Christi-Anne Castro joined the University of Michigan faculty in 2005. Her music research interests include identity and cultural politics, nationalism, and embodiment. In 2010-11 she participated in the Faculty Scholars Program in Integrative Medicine at U-M, and in 2019-20 she was a Rackham-Mellon Public Engagement and the Humanities Faculty Fellow. The university awarded her a John H. D’Arms Faculty Award for Distinguished Graduate Mentoring in the Humanities in 2021.
Castro’s book Musical Renderings of the Philippine Nation (2011, Oxford University Press) won the 2012 “Global Filipino Literary Award for Nonfiction.” Her other publications include articles on music in the Philippines, new media, queerness, and Asian Americans in popular music. Her current book project is on identity politics and community music festivals. She is co-editor of the journal Music & Politics and a long-time member of the editorial board of the journal Asian Music.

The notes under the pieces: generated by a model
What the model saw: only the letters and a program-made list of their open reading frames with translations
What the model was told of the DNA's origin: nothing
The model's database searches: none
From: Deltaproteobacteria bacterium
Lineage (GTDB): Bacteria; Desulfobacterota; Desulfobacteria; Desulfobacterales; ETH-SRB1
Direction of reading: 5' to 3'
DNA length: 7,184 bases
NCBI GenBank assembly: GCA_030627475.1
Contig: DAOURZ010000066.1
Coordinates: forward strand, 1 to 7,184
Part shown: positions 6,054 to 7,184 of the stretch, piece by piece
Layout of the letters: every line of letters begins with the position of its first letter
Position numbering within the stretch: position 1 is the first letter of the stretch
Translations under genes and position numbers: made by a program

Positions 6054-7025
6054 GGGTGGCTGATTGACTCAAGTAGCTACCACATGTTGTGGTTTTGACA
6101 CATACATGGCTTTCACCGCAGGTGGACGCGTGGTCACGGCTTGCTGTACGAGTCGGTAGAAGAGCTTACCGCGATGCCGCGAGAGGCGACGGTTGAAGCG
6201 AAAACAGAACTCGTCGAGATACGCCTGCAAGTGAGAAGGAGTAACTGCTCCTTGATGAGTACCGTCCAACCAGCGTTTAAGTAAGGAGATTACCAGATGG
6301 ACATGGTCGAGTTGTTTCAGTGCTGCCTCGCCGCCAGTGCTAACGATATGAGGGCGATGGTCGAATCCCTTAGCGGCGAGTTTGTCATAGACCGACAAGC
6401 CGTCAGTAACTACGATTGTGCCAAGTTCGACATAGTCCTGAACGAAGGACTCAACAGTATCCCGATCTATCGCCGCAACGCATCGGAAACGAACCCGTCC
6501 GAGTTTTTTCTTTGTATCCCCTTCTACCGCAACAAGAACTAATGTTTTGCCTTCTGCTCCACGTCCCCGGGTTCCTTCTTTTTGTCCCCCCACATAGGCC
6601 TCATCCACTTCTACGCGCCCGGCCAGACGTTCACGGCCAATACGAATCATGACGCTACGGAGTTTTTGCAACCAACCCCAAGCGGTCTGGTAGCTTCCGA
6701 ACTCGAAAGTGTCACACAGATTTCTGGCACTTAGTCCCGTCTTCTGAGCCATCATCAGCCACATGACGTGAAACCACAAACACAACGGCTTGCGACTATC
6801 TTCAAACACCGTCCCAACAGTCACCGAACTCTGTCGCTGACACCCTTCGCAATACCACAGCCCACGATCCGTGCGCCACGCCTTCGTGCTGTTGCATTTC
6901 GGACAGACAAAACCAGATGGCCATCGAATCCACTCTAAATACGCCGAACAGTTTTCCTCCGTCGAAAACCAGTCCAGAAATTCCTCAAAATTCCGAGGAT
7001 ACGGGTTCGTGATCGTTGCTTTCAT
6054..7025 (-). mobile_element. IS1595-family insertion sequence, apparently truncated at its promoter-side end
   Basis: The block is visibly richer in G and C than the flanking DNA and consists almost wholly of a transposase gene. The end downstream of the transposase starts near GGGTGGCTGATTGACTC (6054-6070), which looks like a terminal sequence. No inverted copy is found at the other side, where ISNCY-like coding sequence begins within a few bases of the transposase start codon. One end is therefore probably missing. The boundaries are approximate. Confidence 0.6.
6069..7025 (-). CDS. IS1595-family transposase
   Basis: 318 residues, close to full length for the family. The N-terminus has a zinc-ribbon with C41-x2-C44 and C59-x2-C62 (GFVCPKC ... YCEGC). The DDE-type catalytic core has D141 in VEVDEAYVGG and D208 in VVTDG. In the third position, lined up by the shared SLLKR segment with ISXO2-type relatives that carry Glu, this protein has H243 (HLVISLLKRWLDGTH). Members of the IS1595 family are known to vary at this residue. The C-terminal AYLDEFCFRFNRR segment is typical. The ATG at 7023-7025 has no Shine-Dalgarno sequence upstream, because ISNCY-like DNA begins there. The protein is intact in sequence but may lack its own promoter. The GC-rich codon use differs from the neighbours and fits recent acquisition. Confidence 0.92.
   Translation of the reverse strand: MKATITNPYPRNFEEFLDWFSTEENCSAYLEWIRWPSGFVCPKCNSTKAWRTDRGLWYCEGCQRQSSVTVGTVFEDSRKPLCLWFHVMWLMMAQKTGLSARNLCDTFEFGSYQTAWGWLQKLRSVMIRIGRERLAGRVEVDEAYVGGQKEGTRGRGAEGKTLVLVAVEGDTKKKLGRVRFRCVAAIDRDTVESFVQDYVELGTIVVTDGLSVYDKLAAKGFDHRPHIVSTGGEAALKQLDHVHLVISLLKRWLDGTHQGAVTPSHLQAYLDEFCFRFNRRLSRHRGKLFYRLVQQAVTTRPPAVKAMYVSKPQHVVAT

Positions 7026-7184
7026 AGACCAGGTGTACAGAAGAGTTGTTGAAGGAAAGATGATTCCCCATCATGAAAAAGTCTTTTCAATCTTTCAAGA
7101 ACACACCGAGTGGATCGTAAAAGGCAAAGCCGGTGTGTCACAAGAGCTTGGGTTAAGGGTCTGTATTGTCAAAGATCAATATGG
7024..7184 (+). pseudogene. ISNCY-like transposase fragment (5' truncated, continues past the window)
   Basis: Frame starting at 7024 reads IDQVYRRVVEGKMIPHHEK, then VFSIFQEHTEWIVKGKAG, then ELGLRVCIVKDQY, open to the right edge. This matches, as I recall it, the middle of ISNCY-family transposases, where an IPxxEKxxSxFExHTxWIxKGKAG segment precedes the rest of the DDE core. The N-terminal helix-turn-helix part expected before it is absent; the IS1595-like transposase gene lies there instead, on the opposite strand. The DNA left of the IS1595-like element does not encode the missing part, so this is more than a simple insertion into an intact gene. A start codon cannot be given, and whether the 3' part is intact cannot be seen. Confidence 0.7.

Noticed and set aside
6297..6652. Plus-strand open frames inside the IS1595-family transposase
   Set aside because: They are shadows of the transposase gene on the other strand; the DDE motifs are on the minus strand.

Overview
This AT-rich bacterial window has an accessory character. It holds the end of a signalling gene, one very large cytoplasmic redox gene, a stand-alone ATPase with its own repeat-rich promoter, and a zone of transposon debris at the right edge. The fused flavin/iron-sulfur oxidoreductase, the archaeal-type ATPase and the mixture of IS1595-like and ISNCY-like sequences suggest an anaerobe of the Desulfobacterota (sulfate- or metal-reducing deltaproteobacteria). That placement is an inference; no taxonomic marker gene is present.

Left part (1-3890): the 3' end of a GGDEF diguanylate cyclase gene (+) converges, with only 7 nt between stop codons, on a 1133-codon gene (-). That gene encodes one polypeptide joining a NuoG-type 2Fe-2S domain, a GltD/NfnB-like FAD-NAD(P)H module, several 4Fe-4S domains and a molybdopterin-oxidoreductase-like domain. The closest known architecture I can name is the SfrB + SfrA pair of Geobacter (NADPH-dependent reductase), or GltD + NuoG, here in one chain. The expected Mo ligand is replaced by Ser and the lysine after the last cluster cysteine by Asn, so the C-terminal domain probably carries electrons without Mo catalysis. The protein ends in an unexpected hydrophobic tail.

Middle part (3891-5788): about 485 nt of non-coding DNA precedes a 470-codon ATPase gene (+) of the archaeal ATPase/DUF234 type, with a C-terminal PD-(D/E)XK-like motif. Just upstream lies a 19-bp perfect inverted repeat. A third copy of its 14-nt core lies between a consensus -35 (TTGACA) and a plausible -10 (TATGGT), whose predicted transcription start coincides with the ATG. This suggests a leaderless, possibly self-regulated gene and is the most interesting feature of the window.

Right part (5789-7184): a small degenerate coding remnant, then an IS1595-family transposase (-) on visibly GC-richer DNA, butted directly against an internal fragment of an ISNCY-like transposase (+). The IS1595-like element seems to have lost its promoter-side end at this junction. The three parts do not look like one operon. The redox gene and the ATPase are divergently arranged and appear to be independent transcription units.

She teaches a variety of courses, including Fieldwork, Ethnography, Global Pop, World Music Pedagogy, Music of Latin America, Music and the Body, Music and Nationalism, Music and Community, Everyday Musicology, and Music, Gender, and Sexuality.
Her professional work includes serving twice on the council of the Society for Ethnomusicology (SEM), twice on the programming committee for the SEM national conferences, and numerous stints on various committees. She also composes and arranges music for Philippine rondalla and performs with the Iskwelahang Pilipino Rondalla of Boston. In 2022 she will serve as the composer-in-residence for the Classical Mandolin Society of America conference.
BA, Yale University
PhD, University of California, Los Angeles